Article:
- Fellowship year:2011-2012
- University: University of Illinois Urbana Champaign
- Dissertation Topic/Category: United States
- Dissertation Title: Soul Power: The Black Church and the Black Power Movement in Cairo, Illinois, 1969-1974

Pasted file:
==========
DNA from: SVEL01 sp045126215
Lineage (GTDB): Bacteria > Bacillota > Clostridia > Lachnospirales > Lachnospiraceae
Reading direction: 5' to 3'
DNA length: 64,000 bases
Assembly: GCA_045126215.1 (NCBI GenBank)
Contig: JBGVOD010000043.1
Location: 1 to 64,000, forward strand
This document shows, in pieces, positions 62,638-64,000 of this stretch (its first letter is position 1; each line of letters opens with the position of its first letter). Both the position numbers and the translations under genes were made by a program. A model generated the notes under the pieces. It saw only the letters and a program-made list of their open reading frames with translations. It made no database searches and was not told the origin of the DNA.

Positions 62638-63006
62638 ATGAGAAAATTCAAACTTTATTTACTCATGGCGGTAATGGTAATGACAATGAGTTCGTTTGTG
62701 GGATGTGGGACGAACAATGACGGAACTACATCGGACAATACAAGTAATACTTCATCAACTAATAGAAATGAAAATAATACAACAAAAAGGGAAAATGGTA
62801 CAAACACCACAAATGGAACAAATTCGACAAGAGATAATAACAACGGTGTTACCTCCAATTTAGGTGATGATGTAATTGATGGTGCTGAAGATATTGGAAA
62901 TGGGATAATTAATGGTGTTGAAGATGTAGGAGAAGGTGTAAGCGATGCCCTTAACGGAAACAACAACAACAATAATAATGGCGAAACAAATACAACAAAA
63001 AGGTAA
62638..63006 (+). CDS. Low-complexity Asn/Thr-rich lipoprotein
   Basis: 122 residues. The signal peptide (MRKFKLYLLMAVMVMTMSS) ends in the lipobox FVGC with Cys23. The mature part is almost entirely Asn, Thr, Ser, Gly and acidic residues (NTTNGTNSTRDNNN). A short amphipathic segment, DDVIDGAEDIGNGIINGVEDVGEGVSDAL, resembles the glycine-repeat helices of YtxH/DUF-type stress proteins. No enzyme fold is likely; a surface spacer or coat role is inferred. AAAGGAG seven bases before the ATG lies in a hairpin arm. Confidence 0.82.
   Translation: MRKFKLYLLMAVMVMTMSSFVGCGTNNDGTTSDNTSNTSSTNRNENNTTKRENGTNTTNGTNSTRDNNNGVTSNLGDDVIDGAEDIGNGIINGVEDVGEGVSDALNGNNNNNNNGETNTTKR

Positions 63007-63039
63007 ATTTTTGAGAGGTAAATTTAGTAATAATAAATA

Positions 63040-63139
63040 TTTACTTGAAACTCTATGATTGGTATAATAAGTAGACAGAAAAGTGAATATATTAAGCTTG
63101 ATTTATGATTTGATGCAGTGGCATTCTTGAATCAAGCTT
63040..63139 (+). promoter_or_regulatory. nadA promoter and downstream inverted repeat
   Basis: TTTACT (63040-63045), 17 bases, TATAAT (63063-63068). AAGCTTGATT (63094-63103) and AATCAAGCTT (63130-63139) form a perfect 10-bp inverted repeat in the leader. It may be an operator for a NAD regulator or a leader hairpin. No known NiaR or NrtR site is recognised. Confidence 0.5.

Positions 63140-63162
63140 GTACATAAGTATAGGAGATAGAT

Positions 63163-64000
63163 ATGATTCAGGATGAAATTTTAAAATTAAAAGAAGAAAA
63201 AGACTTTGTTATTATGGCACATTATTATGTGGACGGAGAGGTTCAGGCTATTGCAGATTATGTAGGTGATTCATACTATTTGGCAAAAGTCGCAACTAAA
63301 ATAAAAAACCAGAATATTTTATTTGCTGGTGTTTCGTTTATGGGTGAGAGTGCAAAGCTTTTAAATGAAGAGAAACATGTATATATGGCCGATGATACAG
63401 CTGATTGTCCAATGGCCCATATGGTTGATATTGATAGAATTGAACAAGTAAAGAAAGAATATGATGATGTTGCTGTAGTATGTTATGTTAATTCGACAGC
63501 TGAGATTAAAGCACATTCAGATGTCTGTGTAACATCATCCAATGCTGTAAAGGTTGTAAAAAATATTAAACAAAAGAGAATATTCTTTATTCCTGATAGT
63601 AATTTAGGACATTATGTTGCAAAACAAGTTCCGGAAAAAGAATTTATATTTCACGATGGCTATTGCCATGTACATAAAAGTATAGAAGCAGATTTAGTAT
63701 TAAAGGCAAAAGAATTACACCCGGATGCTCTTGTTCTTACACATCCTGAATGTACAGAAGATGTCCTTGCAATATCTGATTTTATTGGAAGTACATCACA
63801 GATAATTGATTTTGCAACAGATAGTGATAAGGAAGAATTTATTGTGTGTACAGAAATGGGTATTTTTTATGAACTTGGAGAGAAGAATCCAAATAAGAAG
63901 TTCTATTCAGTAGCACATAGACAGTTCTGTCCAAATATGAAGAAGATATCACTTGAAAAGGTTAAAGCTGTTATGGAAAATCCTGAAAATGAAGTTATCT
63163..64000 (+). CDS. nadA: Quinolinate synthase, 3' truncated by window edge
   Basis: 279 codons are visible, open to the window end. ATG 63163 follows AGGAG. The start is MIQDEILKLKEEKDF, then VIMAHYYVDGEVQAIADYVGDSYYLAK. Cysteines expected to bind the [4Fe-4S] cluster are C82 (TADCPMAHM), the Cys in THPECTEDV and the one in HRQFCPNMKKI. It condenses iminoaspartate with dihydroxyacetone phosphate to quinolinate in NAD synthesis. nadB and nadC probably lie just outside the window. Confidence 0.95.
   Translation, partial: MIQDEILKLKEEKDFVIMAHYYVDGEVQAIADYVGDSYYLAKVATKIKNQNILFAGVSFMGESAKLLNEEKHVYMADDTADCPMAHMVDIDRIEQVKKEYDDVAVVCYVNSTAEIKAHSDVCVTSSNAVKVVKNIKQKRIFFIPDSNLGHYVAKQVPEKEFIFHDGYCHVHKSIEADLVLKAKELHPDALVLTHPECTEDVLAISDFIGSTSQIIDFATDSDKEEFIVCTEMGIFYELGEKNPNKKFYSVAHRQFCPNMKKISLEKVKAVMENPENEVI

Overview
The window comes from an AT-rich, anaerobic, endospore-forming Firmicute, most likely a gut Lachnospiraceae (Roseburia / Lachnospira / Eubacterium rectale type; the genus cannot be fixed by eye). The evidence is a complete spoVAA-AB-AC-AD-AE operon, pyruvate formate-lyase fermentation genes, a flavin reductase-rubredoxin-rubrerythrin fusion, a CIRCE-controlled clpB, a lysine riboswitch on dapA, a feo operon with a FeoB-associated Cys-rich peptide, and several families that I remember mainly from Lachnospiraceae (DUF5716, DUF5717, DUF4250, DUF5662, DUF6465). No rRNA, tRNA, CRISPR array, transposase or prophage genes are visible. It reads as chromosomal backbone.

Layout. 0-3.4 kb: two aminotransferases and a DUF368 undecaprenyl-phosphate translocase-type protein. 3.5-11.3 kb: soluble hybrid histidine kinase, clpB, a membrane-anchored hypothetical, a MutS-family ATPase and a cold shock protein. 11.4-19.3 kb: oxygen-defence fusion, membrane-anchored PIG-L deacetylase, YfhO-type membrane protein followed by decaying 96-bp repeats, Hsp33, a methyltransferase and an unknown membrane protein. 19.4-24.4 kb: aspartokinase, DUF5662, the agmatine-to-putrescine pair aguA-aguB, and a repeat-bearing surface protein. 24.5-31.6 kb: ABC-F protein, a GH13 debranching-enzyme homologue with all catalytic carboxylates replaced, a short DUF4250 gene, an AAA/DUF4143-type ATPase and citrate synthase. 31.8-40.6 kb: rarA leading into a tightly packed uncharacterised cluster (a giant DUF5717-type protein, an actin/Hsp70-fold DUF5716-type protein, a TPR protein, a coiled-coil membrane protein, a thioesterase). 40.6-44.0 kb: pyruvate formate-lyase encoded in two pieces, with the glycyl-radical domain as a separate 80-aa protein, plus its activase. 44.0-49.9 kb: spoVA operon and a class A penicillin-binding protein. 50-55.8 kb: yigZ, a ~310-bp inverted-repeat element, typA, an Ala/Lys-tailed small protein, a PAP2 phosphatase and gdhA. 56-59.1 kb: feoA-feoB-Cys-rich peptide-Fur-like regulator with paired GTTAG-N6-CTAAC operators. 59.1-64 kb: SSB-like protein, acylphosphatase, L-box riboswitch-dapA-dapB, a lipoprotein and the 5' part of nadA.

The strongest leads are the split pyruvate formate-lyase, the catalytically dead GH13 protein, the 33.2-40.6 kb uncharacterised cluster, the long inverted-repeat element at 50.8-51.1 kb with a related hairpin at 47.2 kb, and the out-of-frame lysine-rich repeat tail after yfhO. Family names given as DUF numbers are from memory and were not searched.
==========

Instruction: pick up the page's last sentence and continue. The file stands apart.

This dissertation seeks to restore the centrality of religion to the social movements of the 1960s by focusing on the relationship between African-American Christianity and the Black Power movement. The dissertation identifies an important moment in time and seeks to analyze the process of change, the bread-and-butter of historians: how were the religious dynamics of the civil rights movement affected by the shift to Black Power during the late 1960s? In addition to the standard historian’s reliance on government and local documents, this dissertation includes the significant component of oral history and challenges the existing accounts of Black Power that characterize a movement marked by a profound de-Christianization which rejected Christian discourse and jettisoned the organizational significance of the Black church. The dissertation uses as a case study the city of Cairo, Illinois, and uses it as a window onto the broader phenomenon of the interrelationship of the civil rights movement, Black Liberation theology, and the Black Power movement. It argues that the Black church played a sustained and pivotal role in the Black Power Movement. Moreover, it was in Cairo, Illinois, the city identified by many contemporaries as the site of the nation’s “longest protracted struggle” for racial justice that activists within Cairo’s leading Black Power organization, the United Front, reworked and built upon the religious discourses and institutions that had anchored a coherent movement culture, unifying ideology and access to the Black church’s tremendous organizational resources. The dissertation provides an original and sustained analysis of the character, extent, and significance of the involvement and influence of African-American Christian discourses on movement mobilization. Its focus on a site outside of the American South contributes to the newest research on the civil rights movement that documents a national rather than a regional struggle. By demonstrating the vitality of the connection between the Black church and the Black Power movement, this dissertation furthers a broader reassessment of the relationship between the Black church and the Black Power movement at a national level.